A Federal Court judge has slammed the behaviour of Australia’s biggest construction union, arguing that the union had a history of unlawful behaviour and was using unlawful coercive conduct as a ‘business model’.

Handing down maximum penalties of $54,000 against the Construction, Mining, Forestry and Energy Union (CFMEU) over repeated work stoppages spanning more than three weeks on the $126 million Commonwealth Games project on the Gold Coast, Federal Court Justice John Reeves said the union had a history of unlawful behaviour for which stern penalties were required.

“The history of contraventions by the CFMEU highlighted above requires a penalty that forces it to stop using such coercive conduct as a business model and the resulting penalty as a cost of doing business,” he said.

Over seventeen working days spanning May 9 to June 2 last year, the union and officials Shaun Desmond and Andrew Watson organised repeated work stoppages at the site of the Carrara Sports and Recreation Stadium project on Queensland’s Gold Coast.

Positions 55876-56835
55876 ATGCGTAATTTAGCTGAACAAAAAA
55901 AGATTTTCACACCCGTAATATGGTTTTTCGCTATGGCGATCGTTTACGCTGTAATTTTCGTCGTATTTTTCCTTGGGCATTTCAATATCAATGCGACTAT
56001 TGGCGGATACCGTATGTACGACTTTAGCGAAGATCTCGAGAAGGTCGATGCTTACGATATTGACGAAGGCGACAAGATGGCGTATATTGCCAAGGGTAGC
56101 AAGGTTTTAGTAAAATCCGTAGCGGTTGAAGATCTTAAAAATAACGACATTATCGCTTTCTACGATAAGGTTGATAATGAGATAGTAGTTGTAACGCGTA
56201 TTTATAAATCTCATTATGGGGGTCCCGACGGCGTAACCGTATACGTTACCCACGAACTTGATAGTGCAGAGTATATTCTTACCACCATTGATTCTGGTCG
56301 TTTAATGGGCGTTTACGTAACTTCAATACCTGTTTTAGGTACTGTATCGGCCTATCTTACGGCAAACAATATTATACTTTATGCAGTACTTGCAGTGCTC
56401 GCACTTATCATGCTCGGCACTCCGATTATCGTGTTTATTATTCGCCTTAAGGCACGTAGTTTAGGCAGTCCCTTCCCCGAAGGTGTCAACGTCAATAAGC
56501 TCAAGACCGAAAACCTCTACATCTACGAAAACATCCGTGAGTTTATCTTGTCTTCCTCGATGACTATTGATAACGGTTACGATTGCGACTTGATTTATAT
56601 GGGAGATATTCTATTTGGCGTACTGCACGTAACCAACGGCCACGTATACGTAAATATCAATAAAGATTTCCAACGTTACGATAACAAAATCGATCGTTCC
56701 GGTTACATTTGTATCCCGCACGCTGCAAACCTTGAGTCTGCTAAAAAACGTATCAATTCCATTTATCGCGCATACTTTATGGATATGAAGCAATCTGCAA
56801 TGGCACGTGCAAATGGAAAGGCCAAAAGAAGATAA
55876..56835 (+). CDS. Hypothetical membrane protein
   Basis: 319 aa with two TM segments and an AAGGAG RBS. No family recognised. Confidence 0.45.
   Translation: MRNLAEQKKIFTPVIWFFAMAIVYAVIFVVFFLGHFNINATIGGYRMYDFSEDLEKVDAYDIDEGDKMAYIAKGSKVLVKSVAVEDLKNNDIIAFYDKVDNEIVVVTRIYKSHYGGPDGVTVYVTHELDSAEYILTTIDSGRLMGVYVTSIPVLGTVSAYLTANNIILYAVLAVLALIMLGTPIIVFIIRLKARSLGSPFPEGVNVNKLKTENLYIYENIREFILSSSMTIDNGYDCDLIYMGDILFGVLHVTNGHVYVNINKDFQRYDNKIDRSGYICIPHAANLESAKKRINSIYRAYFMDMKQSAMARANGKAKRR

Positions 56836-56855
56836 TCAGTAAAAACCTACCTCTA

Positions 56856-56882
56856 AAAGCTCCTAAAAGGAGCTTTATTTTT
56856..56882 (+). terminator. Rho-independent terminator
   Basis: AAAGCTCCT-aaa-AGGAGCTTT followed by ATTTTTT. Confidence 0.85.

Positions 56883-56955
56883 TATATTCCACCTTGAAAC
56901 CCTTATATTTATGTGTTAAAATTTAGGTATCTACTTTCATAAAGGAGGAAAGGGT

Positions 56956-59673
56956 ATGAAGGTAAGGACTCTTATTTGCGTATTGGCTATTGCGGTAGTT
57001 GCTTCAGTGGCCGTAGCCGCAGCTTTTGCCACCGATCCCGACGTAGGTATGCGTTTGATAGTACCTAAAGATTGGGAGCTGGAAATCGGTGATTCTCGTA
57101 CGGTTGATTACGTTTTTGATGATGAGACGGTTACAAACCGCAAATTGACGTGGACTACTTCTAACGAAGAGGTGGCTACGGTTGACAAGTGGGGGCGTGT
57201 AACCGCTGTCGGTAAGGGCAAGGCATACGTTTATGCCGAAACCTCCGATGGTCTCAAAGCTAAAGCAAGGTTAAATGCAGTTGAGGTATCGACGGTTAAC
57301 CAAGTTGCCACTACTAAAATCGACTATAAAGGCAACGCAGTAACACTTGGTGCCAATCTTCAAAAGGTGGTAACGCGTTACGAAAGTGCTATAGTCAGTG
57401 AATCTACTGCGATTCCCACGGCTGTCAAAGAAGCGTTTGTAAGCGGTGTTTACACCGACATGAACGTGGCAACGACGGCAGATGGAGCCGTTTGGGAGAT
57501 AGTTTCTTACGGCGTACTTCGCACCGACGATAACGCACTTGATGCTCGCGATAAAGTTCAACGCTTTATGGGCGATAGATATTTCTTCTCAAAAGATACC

These took the form of twice-daily, two-hour ‘union meetings’.

The purpose of the meetings – which were stopped only after an injunction was secured – was to disrupt work and coerce the head contractor to sign a new agreement on the union’s terms, the court found.

According to the judgment, the action was intentional and continued until the union had secured its objective in the withdrawal of workers employed by the structural subcontractors at the site.

Desmond and Watson were each fined $5,000.

The latest judgement follows a September decision which saw record fines against the CFMEU to the tune for more than $1 million over actions which saw more than 1000 workers shut down the Barangaroo site in 214.

Acting Australian Building and Construction Commission Commissioner Cathy Cato welcomed the decision, applauding the judge for his message that paying a penalty following coercive conduct should not be treated as a cost of doing business.


Brandon Vigon